It’s the local chapter of an organization that was founded in 1881 to help college alumni encourage other women to seek higher education and degrees.

The Benicia-Vallejo branch was started in 1976, and has become one of the fastest growing of AAUW branches.
The club raises money to send seventh grade girls to math and science camps, works with the Benicia League of Women Voters on free forums during elections, and provides gifts to those in a local women’s shelter.

The organization has had workshops at Sonoma State University, for instance. But Koh suggested the local STEM Day for Girls at her company. “It’s dear to my heart,” she said. “It’s an awesome experience. There’s definitely a need.”

At one time, Kohn worked for the University of California, managing academic support services at its Berkeley and Davis campuses. She helped new freshmen who were entering the university system for the first time.

But after she had her son, she had a conflict, when she couldn’t find the type of day care she wanted. Her husband urged her to leave her university work and start Kidspace, an after-school and summer enrichment program.

For about a dozen years, she operated that program, collecting lots of LEGO building block toys along the way.
When her children outgrew her program, she decided to do something new, and started BrickSpace, which she describes as a LEGO learning center. She took all those little snap-together bricks and used them to create an opportunity for children to learn about construction, science, math and other principles, one little piece at a time.

“They’re not just playing,” she said. “I did my research.”

Children learn about chemistry, architecture, mathematics, history and engineering as they assemble structures.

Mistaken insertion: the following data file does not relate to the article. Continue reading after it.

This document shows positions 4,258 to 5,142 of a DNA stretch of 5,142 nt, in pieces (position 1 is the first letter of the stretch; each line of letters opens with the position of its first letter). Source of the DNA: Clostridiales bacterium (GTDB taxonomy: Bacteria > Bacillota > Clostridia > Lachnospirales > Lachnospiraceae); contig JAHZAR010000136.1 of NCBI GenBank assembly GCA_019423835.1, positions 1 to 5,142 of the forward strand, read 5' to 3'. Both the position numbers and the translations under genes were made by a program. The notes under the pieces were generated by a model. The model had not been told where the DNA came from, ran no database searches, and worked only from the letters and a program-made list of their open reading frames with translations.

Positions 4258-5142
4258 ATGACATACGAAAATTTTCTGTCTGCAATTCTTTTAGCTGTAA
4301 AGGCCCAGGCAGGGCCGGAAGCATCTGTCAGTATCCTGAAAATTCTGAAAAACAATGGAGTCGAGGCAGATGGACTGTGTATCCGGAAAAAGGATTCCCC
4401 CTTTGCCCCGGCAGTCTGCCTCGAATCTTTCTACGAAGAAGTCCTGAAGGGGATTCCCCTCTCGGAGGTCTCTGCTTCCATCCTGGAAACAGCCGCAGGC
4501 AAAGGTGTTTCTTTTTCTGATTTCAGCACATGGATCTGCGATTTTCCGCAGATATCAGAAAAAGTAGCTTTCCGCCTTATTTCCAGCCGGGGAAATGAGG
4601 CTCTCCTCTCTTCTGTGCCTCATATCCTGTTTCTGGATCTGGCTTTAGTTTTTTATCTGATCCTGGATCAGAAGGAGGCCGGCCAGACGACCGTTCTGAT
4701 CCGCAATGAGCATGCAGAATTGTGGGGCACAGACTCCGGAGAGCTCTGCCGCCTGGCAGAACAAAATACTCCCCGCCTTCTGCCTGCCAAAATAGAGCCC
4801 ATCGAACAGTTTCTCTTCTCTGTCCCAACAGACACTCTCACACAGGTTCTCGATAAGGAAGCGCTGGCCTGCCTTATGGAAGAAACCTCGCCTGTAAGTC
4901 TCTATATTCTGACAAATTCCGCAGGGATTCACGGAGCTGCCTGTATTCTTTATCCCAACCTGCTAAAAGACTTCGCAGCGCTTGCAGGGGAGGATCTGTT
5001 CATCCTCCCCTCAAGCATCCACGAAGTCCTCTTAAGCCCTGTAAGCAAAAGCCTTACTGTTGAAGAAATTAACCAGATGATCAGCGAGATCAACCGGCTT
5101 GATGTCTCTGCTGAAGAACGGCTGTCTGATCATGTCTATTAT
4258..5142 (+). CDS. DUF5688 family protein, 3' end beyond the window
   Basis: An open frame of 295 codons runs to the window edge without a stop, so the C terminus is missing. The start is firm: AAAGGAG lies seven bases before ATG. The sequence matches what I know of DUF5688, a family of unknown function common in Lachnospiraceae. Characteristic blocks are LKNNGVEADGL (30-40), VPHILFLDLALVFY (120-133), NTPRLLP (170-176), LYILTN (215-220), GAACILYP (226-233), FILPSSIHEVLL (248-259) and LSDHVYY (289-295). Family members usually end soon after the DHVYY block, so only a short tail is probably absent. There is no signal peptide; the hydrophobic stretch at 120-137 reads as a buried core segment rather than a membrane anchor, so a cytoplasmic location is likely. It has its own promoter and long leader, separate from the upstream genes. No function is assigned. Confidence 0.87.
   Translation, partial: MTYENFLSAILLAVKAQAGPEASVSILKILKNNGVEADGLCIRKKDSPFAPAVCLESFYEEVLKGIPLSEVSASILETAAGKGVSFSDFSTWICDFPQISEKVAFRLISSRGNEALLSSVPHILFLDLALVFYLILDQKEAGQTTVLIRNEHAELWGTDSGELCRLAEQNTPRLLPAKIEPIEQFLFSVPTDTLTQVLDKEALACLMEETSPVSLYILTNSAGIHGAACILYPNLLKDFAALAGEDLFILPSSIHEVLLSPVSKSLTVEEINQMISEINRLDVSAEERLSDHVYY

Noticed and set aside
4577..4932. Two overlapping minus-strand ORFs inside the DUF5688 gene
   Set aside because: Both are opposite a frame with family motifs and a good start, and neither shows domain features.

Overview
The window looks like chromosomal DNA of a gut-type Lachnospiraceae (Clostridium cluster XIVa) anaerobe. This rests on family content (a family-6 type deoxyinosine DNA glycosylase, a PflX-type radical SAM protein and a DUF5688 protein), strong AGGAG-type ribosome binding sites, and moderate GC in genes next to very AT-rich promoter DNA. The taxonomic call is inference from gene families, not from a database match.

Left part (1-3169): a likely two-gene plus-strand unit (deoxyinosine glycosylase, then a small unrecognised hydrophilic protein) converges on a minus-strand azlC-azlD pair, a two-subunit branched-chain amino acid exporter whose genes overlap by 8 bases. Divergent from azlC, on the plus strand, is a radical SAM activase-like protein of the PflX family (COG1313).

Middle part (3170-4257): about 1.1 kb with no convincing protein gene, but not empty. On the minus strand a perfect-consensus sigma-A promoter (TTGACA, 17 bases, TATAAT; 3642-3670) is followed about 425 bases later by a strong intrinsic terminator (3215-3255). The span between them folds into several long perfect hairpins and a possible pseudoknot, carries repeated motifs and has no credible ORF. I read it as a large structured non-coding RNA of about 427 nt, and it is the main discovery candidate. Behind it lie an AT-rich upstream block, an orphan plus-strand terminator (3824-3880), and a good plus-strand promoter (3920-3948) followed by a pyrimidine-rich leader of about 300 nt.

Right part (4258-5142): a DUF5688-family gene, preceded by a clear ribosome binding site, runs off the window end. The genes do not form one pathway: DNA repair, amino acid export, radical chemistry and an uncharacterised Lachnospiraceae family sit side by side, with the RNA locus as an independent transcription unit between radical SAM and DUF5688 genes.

“There’s always a lesson,” she said, whether it’s about potential energy, the laws of motions or the Egyptian pyramids.

“How did they move stones the size of refrigerators to the top of the pyramids? They have to figure that out,” Koh said.

She works with LEGO clubs at Benicia schools, and said parents often are surprised to discover that girls like to build things – it’s not just for boys.

Those who participated in the Benicia Relay for Life got a taste of what happens at BrickSpace. Koh set up a table there. While parents may have asked, “Where’s the princess stuff?” the youngsters – both boys and girls – started making things from the little pieces of plastic.

“If you’re not buying for girls, and they’re not exposed, they’re not as comfortable,” Koh explained. “But if they are using pink and purple bricks to build a sturdy wall, why not!” She said girls enjoy learning how to overlap bricks so their walls have strength, and then how to attach the walls so they don’t fall.

Because this first STEM Day for Girls is a collaboration with AAUW, the cost to the girls was $10 for the workshops and lunch. And Koh hopes this won’t be the only such event.

“Yes, I hope we can do it again,” she said.

STEM Day for Girls takes place from 10 a.m. to 2 p.m. Saturday at BrickSpace, 946 Tyler St., Suite H. Those interested in BrickSpace may view the website www.brickspacebenicia.net. Those interested in the Benicia-Vallejo American Association of University Women can visit the website beniciavallejo-ca.aauw.net.